President Jiang Zemin himself appears to approve of this approach. Last December he delivered a speech in which he for the first time declared that religion had played a positive role in the process of reform by bolstering people's morality. During US President George W Bush's visit in November, Jiang said he was personally interested in religion and that he read religious books. And then, in December, the vice director of the influential commission for reform of the state, Pan Yue, published a lengthy article arguing for more liberal policies on religion. The underlying idea was that the party needed the help and assistance of traditional organized religions in bringing under control potentially seditious cults and sects, such as Falungong.

The party in other words gave up officially, as it had done unofficially for the past 20 years, any claim of total spiritual control of the people. This was part of protracted effort to transform the party from revolutionary to governmental. Bluntly put, the argument goes as follows: A revolutionary party has to fight religion because it assists the present order and, by providing hope of an afterlife, diverts people's attention away from grievances in this life. However, once the Communist Party has taken power, its policies must change in order to keep power. Therefore, it needs religious faiths to help minimize or subdue social protest. Even more bluntly, religion may well be an opiate for the masses, as Karl Marx said, but an opiate for the masses is precisely what any government needs in order to stay in power. And a communist government is no exception.

The argument is less cynical than meets the eye, and in fact could open the floodgates for deep ideological revision of the communist state, allowing more freedom of religion and thus also more cultural and democratic freedom. It could be a whole different world - a world that some old Communist Party comrades bitterly despise, for more than one reason. Many elderly retired party cadres are growing dissatisfied with Jiang's fast-moving reforms, which last July opened the party to capitalists in what they feel is a total betrayal of the communist ideals for which they fought. Many of these people had been close to Falungong ideas, enticed in their late age by promises of long life and lasting health. (See the Asia Times Online series "The Falungong phenomenon" (http://atimes.com/china/CA31Ad01.html) Jan 27-31, 2001).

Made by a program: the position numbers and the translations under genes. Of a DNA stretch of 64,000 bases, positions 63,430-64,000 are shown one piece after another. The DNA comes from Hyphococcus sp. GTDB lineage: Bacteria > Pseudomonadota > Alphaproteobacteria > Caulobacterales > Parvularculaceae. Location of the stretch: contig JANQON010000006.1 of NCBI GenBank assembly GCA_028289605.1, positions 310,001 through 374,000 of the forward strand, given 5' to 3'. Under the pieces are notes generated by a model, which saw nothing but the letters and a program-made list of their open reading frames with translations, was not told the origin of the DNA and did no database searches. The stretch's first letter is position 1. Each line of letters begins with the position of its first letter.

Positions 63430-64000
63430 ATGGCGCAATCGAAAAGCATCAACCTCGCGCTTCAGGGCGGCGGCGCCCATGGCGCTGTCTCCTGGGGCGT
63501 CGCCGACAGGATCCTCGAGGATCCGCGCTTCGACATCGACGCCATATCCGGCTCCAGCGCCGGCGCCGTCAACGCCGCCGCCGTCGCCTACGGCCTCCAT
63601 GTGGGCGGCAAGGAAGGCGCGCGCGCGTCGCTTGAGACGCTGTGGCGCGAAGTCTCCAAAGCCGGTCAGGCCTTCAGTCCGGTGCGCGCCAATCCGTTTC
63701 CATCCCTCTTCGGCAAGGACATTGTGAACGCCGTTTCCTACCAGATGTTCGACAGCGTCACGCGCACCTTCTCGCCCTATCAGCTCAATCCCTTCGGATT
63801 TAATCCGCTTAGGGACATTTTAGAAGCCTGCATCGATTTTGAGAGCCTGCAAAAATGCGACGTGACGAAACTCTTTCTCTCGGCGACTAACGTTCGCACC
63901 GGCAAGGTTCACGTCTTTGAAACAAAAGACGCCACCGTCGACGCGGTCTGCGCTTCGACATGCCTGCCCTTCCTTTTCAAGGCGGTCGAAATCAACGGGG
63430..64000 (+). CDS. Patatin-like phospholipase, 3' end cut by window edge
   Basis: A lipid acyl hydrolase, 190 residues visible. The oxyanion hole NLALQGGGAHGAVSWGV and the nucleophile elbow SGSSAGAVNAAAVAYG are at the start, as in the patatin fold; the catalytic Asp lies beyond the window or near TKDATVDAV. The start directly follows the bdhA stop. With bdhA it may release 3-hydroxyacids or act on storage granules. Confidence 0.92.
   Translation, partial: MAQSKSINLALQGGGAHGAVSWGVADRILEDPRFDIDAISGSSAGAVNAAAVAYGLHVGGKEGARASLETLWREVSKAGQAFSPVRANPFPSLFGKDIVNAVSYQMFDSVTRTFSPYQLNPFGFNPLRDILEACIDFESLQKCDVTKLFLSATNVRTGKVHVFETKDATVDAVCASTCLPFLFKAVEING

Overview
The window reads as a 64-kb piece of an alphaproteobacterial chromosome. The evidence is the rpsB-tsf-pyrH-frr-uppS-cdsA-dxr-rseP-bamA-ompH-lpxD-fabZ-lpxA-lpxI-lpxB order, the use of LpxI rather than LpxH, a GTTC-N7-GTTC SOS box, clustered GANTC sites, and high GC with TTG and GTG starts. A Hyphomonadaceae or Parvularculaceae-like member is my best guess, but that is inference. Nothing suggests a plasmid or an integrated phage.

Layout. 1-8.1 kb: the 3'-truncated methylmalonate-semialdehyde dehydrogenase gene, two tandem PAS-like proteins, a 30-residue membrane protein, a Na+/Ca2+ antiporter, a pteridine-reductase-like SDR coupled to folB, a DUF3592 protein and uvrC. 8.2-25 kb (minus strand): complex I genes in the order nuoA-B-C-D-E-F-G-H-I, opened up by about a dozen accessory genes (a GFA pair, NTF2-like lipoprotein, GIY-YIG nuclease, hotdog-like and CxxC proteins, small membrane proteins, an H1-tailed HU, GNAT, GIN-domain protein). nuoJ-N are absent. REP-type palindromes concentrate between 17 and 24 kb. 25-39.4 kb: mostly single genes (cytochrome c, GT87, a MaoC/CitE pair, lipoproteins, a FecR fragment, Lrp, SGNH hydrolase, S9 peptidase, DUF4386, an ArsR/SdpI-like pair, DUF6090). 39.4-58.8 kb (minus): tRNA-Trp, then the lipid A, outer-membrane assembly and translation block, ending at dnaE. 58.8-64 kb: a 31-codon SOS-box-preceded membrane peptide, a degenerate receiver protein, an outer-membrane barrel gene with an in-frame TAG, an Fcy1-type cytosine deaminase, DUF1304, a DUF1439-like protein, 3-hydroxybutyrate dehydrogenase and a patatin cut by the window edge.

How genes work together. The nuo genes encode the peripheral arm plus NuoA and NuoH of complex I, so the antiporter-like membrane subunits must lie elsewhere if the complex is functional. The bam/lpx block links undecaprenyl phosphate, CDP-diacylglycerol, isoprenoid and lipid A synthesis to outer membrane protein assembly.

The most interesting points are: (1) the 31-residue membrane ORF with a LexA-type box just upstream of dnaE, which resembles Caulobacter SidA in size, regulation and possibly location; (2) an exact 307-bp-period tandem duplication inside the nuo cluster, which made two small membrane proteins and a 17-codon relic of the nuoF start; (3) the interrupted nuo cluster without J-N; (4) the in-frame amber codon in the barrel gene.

Some senior party cadres, retired and in service, conceived a reactionary xenophobic maneuver to use the Falungong to stop or slow down reforms and what they saw as Westernization. Many of those old Falungong sympathizers are, or are close to, those now grumbling against opening up to traditional religions, which they see as a move aimed against the spread of Falungong, and one that could destroy the old party tenets.

But they do not provide any alternative ideas on how Falungong should be tackled and how the government should deal with cases like those of Mr Wang. Hopes for a return to old Marxist materialism are wishful thinking. Therefore many of these elders, perhaps reliving the dreams of their youth, in effect help the new self-proclaimed revolution of Falungong and other destabilizing forces. To put it bluntly, some of those elderly people could be an obstacle to the party.

But they cannot be simply snuffed out. They represent the party legacy, and in many ways the legitimization of the party to rule, as they contributed to the communist victory in the revolution, and some are relatives of present rulers. Some of them contribute ideas and wisdom to the political process - it is hard to tell the loony ones from those who are still sensible.

Making the problem even more difficult is the fact that the party is totally engrossed in preparations for the 16th Congress, and it is still not clear who will join the growing ranks of the elderly retirees and who will move up the ladder. Economic success and social welfare provide new reasons for stability. The new middle class, the ones who own homes and have bank accounts thanks to the reforms, are against economic volatility, and although they may grumble and certainly want more, they would hate to see a revolution take away what they have acquired. If this sector of Chinese society could be brought to support the present order and its drive for reforms, the influence of the reactionary elders would be eliminated.

The problem is that China needs time to conceive and implement a structure for this purpose. After the 16th party congress, the issue of Mr Wang and his conversion back to Falungong will need to be put on the table. (2002-06-13 Asia Times)